I did go over there and introduce myself, wondering how I would broach the topic of Christianity ev-vurr with this guy, thinking a lifetime of chatting with him over the proverbial fence would not be enough time to get my courage up. And then,  to my surprise, he asked me if I knew the Lord!  I stammered out  a "yess...." and asked him if he knew the Lord also.
   He did!
   It turned out that  a year or so earlier, he had become deathly sick.  His party friends just left him alone in his house and didn't send any help his way - why I don't know. He lay there for two days, unable to help himself at all.  Finally, his mother came to check on him, found him in terrible shape, and had him transported to the hospital. While he was there, the doctors told him  there was basically no hope.  But one night, he said that Jesus spoke to him, distinctly, clearly, and with authority. And the message Joe got was "This is your last chance to believe and repent."
   I've never had an experience like that myself but I figure the proof is in the pudding and there was proof in Joe's life that something radical had changed him. To the doctor's surprise, he got well and walked out of the hospital on his own two feet.
   The Sunday I met him there were no Dobermans around. Instead, he brought out his cat which - honest to goodness - was named Fluffy!  When I talked to Phil about all this later, he was astounded but then we both got to thinking and realized that there had been no wild parties or vicious dogs  over there for months and months. In fact, I had never seen any evidence of any of that since I had been married to Phil.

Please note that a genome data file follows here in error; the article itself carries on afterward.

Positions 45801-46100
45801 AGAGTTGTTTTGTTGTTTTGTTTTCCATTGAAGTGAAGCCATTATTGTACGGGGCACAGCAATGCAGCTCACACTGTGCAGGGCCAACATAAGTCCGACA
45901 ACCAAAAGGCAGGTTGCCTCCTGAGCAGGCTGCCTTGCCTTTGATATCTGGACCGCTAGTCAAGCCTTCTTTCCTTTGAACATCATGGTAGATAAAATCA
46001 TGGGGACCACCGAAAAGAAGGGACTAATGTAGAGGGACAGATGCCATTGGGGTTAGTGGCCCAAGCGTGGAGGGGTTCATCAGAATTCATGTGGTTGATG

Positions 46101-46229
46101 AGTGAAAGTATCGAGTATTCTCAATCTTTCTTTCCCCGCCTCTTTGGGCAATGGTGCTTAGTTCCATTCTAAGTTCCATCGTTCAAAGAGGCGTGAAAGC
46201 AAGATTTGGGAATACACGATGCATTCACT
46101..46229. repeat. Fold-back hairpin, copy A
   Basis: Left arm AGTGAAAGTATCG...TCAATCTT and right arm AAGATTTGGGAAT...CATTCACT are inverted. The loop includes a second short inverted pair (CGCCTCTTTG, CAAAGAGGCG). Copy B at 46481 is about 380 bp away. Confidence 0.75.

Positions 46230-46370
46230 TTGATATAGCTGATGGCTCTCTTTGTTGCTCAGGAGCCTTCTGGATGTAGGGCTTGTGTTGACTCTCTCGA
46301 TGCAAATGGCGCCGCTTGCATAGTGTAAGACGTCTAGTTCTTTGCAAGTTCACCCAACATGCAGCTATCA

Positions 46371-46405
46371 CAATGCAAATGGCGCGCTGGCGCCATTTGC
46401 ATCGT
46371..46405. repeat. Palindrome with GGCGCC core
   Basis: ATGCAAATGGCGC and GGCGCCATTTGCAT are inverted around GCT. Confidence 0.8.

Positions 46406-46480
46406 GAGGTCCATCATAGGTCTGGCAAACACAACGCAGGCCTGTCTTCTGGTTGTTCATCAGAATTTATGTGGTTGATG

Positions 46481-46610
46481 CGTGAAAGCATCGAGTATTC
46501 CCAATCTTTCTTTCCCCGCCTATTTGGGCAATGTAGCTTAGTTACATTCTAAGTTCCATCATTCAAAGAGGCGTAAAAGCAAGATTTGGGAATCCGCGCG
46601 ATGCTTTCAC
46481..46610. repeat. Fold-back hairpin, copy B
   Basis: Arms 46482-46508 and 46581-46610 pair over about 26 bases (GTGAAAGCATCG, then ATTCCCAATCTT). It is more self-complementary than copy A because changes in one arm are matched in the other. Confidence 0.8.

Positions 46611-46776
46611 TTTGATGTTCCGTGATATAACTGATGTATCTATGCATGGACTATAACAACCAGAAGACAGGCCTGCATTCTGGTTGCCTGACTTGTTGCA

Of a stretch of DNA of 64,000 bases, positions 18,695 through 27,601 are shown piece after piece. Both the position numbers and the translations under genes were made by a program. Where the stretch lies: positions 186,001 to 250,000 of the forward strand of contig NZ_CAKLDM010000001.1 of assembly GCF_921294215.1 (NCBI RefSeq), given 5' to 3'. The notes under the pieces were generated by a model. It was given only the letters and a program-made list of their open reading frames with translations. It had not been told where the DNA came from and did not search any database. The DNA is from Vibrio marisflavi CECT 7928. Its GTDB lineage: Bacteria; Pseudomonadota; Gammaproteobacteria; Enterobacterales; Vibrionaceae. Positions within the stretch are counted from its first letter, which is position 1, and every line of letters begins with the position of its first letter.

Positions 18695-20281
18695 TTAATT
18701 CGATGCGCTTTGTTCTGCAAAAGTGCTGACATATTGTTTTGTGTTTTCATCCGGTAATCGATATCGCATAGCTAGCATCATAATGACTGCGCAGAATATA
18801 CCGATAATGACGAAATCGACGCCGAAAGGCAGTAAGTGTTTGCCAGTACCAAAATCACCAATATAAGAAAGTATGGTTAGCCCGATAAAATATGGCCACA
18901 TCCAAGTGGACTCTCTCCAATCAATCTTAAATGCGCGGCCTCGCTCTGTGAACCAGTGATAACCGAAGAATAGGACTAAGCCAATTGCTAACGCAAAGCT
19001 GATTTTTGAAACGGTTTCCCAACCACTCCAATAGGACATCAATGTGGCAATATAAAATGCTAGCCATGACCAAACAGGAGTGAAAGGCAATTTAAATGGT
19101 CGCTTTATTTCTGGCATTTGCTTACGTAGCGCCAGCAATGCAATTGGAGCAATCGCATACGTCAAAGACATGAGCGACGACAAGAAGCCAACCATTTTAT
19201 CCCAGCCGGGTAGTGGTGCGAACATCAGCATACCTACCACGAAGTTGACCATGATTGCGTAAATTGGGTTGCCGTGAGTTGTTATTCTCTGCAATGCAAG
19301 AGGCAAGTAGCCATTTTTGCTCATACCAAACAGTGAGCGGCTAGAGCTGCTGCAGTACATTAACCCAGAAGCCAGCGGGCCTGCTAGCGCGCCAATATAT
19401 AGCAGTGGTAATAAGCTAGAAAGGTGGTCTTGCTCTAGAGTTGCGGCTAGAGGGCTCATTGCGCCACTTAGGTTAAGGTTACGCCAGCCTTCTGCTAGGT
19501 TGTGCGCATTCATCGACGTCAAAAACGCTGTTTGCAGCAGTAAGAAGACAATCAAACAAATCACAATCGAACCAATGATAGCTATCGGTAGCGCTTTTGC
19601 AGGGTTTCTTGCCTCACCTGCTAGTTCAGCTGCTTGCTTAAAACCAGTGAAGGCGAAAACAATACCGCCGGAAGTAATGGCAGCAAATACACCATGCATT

Over the years, this man would greet our son often over the fence we did eventually put up - not to keep Joe out but to keep our small son in and away from the street traffic.  David would run to meet Joe whenever he heard the guy drive up in his truck and we would hear Joe telling David, "Son, whatever you do, listen to your parents and do what they tell you to do. I didn't do that and I messed up my life. But God has put it back together again."
  What a great encourager he was to our son!
  And what a tragedy it would have been had he died alone in the house just on the edge of our property. This first attempt to "gossip the Good News" with a neighbor  spurred me to continue to do that  over the years.
  As I lay there this morning and thought about the neighbors we've been friends with - some very much like us - some very much like Joe who owned the Dobermans or worse - I knew that we've been right where God wanted us to be all these years. I really felt that God was saying to my heart that He kept us here (and a few other families like ours) to establish a beachhead so to speak in an area that needed one.
   Bottom line, I woke up this morning feeling like "we'd missed it" and I got out of bed knowing that we hadn't...

1 comment:

  1. good post. a first impression can be wrong, we must try again. people can change, thankfully.